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Cuomo: Improve water quality by attacking 'growing health threats'

Last year, Gov. Andrew M. Cuomo introduced a $2.5 billion program for clean water infrastructure as a way to assist communities plagued by sewage overflows, aged pipes and poor water quality.

The effort will continue this year, Cuomo said during his State of the State address Wednesday.

The state needs to improve drinking water quality and also eliminate harmful algal blooms afflicting many of the state's waters, he said.

"We must attack these growing health threats now," Cuomo said.

Chemicals and excessive nutrients like phosphorus that enter lakes and streams fuel the algal blooms.

In Western New York, a few of the inland waters that are annually affected by toxic algal blooms include Chautauqua Lake, Findley Lake, the Allegany Reservoir, Java Lake and Silver Lake.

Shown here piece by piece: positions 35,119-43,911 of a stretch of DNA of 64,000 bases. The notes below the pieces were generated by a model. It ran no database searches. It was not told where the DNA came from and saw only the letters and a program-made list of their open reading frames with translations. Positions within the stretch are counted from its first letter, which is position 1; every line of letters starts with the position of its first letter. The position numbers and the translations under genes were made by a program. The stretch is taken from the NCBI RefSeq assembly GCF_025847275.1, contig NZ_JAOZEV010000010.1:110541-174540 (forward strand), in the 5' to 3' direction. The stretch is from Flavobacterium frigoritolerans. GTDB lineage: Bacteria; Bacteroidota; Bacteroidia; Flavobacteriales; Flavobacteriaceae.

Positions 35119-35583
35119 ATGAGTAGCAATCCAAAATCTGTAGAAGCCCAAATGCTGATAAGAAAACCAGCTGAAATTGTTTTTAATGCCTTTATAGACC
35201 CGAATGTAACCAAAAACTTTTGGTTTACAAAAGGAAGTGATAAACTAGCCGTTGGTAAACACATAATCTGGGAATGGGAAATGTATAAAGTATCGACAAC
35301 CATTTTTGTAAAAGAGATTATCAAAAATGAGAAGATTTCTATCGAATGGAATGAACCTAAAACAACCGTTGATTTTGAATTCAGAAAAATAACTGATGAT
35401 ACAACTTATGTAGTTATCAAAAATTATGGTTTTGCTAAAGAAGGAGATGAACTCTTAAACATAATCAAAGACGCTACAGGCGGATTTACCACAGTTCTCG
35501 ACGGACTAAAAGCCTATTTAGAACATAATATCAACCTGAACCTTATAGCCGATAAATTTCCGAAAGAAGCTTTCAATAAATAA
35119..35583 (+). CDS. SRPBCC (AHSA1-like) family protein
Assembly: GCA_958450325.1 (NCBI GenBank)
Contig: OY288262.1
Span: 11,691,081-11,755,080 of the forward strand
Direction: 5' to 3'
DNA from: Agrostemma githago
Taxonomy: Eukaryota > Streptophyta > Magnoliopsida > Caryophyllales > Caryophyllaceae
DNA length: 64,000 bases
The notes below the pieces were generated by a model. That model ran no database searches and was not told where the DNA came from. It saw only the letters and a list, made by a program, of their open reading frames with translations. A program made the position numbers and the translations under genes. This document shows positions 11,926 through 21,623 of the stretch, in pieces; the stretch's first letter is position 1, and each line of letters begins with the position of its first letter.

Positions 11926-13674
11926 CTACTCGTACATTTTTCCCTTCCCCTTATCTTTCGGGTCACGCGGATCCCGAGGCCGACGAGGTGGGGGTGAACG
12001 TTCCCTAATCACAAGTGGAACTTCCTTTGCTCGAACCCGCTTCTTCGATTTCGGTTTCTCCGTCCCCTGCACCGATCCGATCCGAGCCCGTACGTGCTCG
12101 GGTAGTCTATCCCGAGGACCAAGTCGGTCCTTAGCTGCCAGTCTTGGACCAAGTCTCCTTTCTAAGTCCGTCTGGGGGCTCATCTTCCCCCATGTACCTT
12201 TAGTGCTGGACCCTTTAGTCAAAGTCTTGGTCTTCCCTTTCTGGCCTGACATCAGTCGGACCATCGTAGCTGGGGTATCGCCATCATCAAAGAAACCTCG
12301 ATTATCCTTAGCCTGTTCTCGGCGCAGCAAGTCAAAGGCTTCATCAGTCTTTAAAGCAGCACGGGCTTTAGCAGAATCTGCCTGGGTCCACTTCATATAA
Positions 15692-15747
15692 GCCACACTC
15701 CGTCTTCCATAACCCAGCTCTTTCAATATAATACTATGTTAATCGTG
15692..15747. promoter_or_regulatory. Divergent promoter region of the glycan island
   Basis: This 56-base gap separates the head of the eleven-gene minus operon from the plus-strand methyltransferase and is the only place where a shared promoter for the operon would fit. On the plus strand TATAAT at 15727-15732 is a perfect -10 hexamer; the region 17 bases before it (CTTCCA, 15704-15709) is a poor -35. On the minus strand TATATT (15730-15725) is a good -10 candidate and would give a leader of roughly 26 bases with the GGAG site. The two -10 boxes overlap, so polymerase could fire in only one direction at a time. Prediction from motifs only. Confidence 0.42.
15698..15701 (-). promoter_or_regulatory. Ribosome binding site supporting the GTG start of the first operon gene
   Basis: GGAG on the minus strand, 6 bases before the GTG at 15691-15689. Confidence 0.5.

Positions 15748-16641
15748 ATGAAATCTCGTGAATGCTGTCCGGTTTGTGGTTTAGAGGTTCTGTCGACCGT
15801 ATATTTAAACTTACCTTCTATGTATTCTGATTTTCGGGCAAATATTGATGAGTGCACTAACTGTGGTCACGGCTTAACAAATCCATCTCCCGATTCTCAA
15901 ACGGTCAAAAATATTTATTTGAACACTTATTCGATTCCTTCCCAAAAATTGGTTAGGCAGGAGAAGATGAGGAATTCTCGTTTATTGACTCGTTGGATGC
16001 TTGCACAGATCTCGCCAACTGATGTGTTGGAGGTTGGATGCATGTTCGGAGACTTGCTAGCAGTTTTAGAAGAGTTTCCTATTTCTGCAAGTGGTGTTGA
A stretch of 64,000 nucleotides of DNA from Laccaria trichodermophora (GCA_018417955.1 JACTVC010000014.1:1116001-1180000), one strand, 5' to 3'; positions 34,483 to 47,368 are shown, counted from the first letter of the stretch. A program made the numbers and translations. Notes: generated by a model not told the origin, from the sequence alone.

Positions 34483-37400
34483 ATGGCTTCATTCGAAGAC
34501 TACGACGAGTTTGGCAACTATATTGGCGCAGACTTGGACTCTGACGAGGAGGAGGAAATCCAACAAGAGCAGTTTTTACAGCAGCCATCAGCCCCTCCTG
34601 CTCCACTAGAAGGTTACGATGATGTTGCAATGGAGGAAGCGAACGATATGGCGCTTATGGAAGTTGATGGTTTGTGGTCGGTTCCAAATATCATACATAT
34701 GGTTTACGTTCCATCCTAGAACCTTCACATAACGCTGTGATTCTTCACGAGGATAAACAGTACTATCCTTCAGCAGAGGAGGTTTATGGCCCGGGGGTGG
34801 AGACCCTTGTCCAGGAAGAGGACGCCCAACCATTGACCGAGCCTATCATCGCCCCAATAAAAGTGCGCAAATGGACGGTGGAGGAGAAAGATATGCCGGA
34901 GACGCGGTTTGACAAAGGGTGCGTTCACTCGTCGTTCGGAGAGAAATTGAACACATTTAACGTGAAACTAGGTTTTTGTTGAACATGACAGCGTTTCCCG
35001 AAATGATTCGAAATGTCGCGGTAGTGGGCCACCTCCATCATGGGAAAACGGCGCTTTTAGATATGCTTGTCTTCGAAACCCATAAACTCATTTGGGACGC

Cuomo's water quality initiative relies on wetlands as well as pipes

Divesting the state's pension fund and other investments from fossil fuels was another aim Cuomo cited during the portion of the address dedicated to the environment.

He called for emphasizing cleaner, greener technology as a way to improve the environment and the economy.

"We should put our money where our mouth is," Cuomo said.

Cuomo wants to move pension investments away from fossil fuels

The governor said the state has invested in a pair of offshore wind projects that will, when online, generate enough power for 400,000 households in the state.

Cuomo also re-emphasized the state's position to sue the U.S. Environmental Protection Agency if it certifies General Electric's cleanup of legacy PCB contamination in the Hudson River as complete.

"The job is not done," Cuomo said.

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